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A book with a few twists and turns along the way to keep the reader gripped.  The main characters are very easy to understand due to the writing style, which allows you to become engrossed in each ones personal motives and feelings throughout.  I felt the story dragged on slightly in the middle as started to get predictable and less engaging.  Overall this was an enjoyable read.
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This wasn't what I was expecting and I'm not sure I'd class it as any part of the thriller genre which is my usual jam! However, I really enjoyed it! The book is told from quite a few perspectives going through it all but the characters all have string, unique voices so it never gets confusing even though the narrative jumps around a lot. The characters are well written and more importantly, they're so relatable which makes them all the clearer to visualise. There aren't many twists, but the book keeps up a good pace and I raced through it in an evening. Whether it's just quite a short book or I was just too keen to get to the end is anyones guess. Yes there could have been more action or more suspense but I picked that it didn't have a load of drama and completely out there scenarios added in just for the sake of it. It is exactly what it states, the dilemma faced by the main character and her journey through court with the decision she made! I found it to be quite a humanising and humbling read and it does leave you wondering, what would I do?! What is right vs what is just?! The final page really was just the cherry on top.
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I really enjoyed this book, once I started it I was completely hooked until it was finished. Loved the way it was told from so many view points. Definitely recommend reading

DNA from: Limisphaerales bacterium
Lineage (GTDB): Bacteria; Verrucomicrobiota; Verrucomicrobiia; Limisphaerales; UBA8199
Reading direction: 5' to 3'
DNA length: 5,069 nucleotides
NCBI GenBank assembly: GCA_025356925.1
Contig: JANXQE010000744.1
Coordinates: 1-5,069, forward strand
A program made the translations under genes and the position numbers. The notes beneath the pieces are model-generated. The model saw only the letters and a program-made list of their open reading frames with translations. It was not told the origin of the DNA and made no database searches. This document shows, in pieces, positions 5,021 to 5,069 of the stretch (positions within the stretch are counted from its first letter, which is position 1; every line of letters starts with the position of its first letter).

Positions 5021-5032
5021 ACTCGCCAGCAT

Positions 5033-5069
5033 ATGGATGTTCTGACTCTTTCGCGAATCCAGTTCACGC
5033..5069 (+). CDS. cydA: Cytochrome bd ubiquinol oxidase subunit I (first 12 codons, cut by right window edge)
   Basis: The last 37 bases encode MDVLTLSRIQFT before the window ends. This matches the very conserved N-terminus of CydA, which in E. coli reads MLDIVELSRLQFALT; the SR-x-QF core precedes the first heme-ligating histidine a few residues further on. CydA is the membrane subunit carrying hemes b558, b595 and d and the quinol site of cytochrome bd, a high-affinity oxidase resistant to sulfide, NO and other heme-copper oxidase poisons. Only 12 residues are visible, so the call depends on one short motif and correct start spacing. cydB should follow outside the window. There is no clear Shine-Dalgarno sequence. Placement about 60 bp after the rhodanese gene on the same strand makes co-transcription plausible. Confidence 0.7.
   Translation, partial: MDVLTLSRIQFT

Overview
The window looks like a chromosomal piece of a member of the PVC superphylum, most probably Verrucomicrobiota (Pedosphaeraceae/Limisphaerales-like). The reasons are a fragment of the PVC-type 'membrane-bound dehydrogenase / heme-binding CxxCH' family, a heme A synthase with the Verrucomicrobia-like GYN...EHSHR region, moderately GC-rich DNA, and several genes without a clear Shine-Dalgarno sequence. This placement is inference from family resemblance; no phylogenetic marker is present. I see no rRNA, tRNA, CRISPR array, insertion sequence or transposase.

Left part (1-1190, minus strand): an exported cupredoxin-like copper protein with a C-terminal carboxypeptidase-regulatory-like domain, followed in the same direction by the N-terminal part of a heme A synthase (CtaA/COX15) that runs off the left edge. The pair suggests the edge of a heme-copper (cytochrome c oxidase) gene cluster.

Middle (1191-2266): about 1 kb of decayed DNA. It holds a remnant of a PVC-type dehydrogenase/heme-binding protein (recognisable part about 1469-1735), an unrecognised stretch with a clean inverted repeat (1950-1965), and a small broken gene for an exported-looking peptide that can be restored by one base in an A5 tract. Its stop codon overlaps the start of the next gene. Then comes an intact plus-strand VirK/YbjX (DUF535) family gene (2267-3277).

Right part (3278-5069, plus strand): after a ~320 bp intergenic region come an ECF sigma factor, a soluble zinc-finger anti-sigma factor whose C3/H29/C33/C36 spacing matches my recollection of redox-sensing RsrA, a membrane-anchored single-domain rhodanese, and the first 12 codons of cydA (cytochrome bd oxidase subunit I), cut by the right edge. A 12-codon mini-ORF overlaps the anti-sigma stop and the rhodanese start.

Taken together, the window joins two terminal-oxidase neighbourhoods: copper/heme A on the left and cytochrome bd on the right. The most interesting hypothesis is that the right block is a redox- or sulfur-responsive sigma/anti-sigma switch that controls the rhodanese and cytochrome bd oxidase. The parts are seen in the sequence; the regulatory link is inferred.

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2.5 stars
The storyline intrigued me. The blurb suggested I’d be a juror and perhaps conflicted by some Kafkaesque moral dilemma. I desperately wanted to like this, but the reality was rather anti-climactic. By the end, I felt hollow.   

The lack of foreshadowing or early backstory of the antagonist meant the book missed some suspense, conflict, and tension; a lot was laid bare very quickly. The balance between narrative, dialogue, and action could have been better. Too many chapter breaks (80 chapters) disrupted the flow. The ‘I’ person narrative was sometimes unclear and flipped too often between characters. This felt like a very ‘British’ novel in terms of character and setting, so why so many Americanisms? 

I read this in less than a day. There were flashes of brilliance, but as a whole, it lacks complexity. I honestly believe this had the potential to be a ‘killer’ story, but the ending was never really in any doubt, and it felt a more ‘mechanical’ act than an ‘I couldn’t put it down’ read. 

Sorry that I couldn’t offer a more positive review. My thanks to NetGalley and Head of Zeus for this e-ARC in exchange for an honest review.